1. In this scenario, Apple would relinquish any competitive advantage it might gain as a result of its years of toil developing Swift. Nah, don’t see it happening.

      1. There is absolutely no justification for Apple to make this language cross-platform. Why on earth would they want to give away the development tools for the competing platform? The only way to hold onto dominant market share is to keep development tools proprietary. The secondary benefit of such strategy is that your development tool is highly optimised for your hardware, which further sets you apart from the competition.

        Apple has long been the only company in the world making both the OS and the hardware it runs on. They were the only ones in the position to create development tools that can be most perfectly tailored to take advantage of their hardware. No other OS has such development tools. Why would Apple want to be in business of making it easier for developers to hedge their bets against Apple’s eco-system? If you are developer and don’t believe Apple’s marketplace is large enough for your product, feel free to port your product to the competing market, but don’t expect Apple to help you there.

        1. Of course the language will eventually become cross-platform! Just as most of Apple’s other development tools are; LLBD, LLVM, Objective-C, Clang.

          What we won’t see, is Xcode running on other platforms. Xcode is specifically designed for iOS and OS X programming (but can also be used for general programming; command line tools, etc.).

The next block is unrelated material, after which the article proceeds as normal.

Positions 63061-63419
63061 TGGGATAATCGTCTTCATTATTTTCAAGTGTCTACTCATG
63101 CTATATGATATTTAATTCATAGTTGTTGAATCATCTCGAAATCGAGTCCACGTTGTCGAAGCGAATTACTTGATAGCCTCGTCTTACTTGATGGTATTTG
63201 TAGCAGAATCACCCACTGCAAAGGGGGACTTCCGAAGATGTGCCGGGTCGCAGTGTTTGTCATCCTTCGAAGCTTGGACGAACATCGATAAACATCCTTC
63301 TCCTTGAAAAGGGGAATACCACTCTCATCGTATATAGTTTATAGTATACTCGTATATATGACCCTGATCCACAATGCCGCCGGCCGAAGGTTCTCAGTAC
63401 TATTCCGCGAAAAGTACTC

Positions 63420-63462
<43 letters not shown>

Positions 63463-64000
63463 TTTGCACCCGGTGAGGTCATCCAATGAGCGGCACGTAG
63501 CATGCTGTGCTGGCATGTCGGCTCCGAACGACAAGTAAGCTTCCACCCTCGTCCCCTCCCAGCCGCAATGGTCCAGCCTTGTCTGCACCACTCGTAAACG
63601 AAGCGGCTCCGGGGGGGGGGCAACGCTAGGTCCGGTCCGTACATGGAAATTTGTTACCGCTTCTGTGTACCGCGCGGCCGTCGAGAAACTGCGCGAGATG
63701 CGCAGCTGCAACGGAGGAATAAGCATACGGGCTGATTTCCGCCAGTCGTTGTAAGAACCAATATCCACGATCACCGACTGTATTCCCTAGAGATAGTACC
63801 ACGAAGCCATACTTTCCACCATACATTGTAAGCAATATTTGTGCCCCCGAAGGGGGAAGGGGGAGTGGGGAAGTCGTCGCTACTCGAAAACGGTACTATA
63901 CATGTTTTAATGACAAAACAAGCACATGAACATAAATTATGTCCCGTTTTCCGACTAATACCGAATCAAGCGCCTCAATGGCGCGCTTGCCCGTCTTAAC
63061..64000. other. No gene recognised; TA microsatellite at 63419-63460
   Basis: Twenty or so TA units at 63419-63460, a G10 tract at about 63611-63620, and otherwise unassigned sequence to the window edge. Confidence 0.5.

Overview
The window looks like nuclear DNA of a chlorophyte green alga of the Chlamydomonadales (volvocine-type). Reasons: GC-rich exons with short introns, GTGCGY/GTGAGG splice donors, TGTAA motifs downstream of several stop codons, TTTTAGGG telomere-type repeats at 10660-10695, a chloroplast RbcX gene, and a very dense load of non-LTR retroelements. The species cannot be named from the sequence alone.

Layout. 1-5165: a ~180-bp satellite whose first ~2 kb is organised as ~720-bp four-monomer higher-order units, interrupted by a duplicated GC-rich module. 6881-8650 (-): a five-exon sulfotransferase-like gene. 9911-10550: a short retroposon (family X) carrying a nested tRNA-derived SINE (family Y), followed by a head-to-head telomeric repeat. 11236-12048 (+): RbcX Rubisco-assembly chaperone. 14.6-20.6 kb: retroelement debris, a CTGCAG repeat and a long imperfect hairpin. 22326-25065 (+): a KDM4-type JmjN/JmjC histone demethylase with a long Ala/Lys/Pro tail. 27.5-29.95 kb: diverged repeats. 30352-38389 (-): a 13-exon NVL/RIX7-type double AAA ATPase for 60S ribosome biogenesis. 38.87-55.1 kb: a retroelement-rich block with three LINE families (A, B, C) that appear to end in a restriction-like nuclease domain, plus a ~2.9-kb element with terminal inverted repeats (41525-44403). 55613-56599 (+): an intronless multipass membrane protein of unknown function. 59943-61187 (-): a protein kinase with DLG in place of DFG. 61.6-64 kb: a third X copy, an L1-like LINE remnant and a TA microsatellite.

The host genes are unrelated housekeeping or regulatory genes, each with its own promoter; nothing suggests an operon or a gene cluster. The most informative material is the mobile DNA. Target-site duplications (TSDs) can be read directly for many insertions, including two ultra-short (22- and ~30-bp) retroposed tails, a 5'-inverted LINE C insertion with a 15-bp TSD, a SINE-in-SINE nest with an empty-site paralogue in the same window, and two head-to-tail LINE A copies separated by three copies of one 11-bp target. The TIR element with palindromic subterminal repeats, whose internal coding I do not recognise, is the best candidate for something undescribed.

2. Well if you want cross platform you’ll have better luck with C# if you don’t mind writing against the Mono framework.

      MS just moved more of .net to the open source world so it will get better but right now you can write C# on the MonoTouch framework and target multiple devices and platforms including the iPad and iPhone.

    3. Not to mention that Apple clearly demonstrated their strong resentment to all those “lowest common denominator” cross-platform development tools. If you wanted to develop cross-platform application, you’d want to have feature- and function-parity across platforms. The only way to do this would be to eliminate functions/features that take advantage of the unique features in iOS ecosystem and hardware. This is why Apple never allowed Flash as a development platform anywhere near iOS. The message was always clear: if you want to develop for iOS, you MUST use our development tools. By doing that, Apple motivates developers to leverage unique iOS features.

    4. More than likely Apple will release Swift as an open language, just as all their work with Objective-C, Clang and LLVM.

      Even if others adopt Swift as their language of choice, that in no way means that apps will become cross-platform. For that to happen, API’s and RTE’s will also have to be written for each targeted platform.

      Objective-C is not an OS X technology, it used throughout the OS, but it’s also built into the gcc compiler, meaning that Linux/Unix programmers can also use it IF they choose to. But they don’t. It’s ubiquitous on OS X because the APIs are all (mostly) written in Objective-C and have been for over two decades.

  3. serious question: what other platforms use Objective-C ?

    My guess is: none. Therefore there is no disadvantage for Apple if they keep Swift for themselves. Objective-C was already proprietary, sort of. So, there are only advantages for Apple developers.